DIR: Peter Berg • WRI: Vincent Ngo, Vince Gilligan • PRO: Akiva Goldsman, James Lassiter, Michael Mann, Will Smith • DOP: Tobias A. Schliessler • ED: Colby Parker Jr., Paul Rubell • DES: Neil Spisak • CAST: Will Smith, Charlize Theron, Jason Bateman, Eddie Marsan
A dysfunctional superhero movie has always been on the cards. However popular a hero is, it is always when their edge is sharpened or when their anti-hero personalities appear that they seem at their most interesting. To date, the output on this front has been a mixed bag, ranging from the mediocre (Mystery Men) to crimes against humanity (My Super Ex-Girlfriend). Iron Man of course and his alcoholic playboy alter-ego, Tony Stark debuted this year setting a new standard, while fans await with bated breath for Wolverine to make a solo run and of course Watchmen.
With Hancock, as well as the dysfunction, there seemed to be a promise of turning superhero conventions on their head. In needing neither to satisfy a fan base nor concern itself with loyalty to any back catalogue of stories there was potential to mould an intelligent and, more importantly, an entertaining summer blockbuster. With adult themes, sharp humour and characters being the main attraction, it looked as though brave steps had been taken in having the admittedly spectacular special effects play second fiddle to the story. So too the long list of credible directors attached to the project at various stages. The talent that did eventually line out suggested there was substance behind the premise: Will Smith, who has the Midas touch when it comes to the material he chooses, Charlize Theron, normally considered a serious actress who would hardly be slumming it in a brain-dead movie and director Peter Berg, while not having a solid track record, last stood behind the lens for the underrated The Kingdom.
Things begin positively and indeed for a chunk of the running time the movie delivers. Smith is on top form playing a recluse burdened with needing to save the citizens of LA from crime – a group becoming increasingly unappreciative of his efforts as he turns up drunk to save the day and inevitably causes more carnage than that he was trying to prevent. His attitude towards people is belligerent at best, caught in a cycle of frustrations of his own creation. An encounter with Jason Bateman’s PR agent sets the superhero on the road to reform and had this been the sole progression of the movie it could have been a triumph. This is the movie’s high point with some genuinely sparkling humour inter-cut with quieter moments from an excellent Smith, a real character at the centre of the story and all indications are a story of substance might be bubbling beneath the surface.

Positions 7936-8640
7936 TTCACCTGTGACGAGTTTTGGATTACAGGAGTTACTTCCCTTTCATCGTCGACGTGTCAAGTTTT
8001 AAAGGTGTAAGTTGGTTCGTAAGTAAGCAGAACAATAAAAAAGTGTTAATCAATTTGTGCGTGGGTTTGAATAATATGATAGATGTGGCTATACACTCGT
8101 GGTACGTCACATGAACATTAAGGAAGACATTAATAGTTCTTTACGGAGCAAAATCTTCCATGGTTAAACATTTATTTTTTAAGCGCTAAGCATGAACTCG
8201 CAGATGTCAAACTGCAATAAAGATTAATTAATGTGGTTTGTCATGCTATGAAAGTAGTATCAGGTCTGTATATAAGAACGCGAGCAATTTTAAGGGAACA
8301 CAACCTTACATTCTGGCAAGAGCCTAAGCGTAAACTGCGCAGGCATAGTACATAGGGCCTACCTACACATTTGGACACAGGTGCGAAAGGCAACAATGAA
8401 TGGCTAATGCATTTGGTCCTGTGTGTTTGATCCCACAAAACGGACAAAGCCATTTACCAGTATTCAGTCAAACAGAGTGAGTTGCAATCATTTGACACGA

It is fair to say, however, that the fate of the film is sealed with a kiss. A revelation turns the film on its head, leaving a trail of destruction in its wake, undermining everything achieved to that point. The humour and fun in the film is truly truncated for the audience and most certainly the players. Bewilderment is the best description of how to react to the second half of the movie – the writers seem to lose the courage to continue with the enterprise. What seemed new and engaging rapidly develops symptoms of the failings of other such movies. Every recognisable superhero from Superman to Spiderman and the rebooted Batman franchise have followed the standard routine of an exciting introduction to the lore of the hero before tagging on a weak villain plot with varying degrees of success. It becomes apparent that Hancock has followed suit and introduced us to an exciting character before letting the movie unravel under the weight of an extremely ill-judged twist.
The audience restlessly watches as the story turns mythological and gets bogged down in senseless detail that does not sit anyway well thematically. There are illogical character developments – Smith and Theron both loose the gusto in their performances and Bateman, who seems to have some Sisyphean-type commitment to playing sarcastic everymen, feels out of place for the remainder of the film, having been integral to its earlier charm. A hastily cobbled together conclusion hardly matters as the film has languished so badly, failing to deliver on any potential. The insights, wit and playing with superhero standards could have framed a smart story and still found time to demolish national monuments. Instead, the movie’s development is directly inverted to its main character’s reform and as Hancock begins to function better the movie itself becomes a frustrated mess.
Aside from superhero movies, the most apt movie to compare Hancock to is Groundhog Day, a film which took a concept and did not concern itself with the need to over-explain, or indeed explain at all and left its personable characters and story of surprising depth be the pivot for the movie. Hancock disappoints most on this point.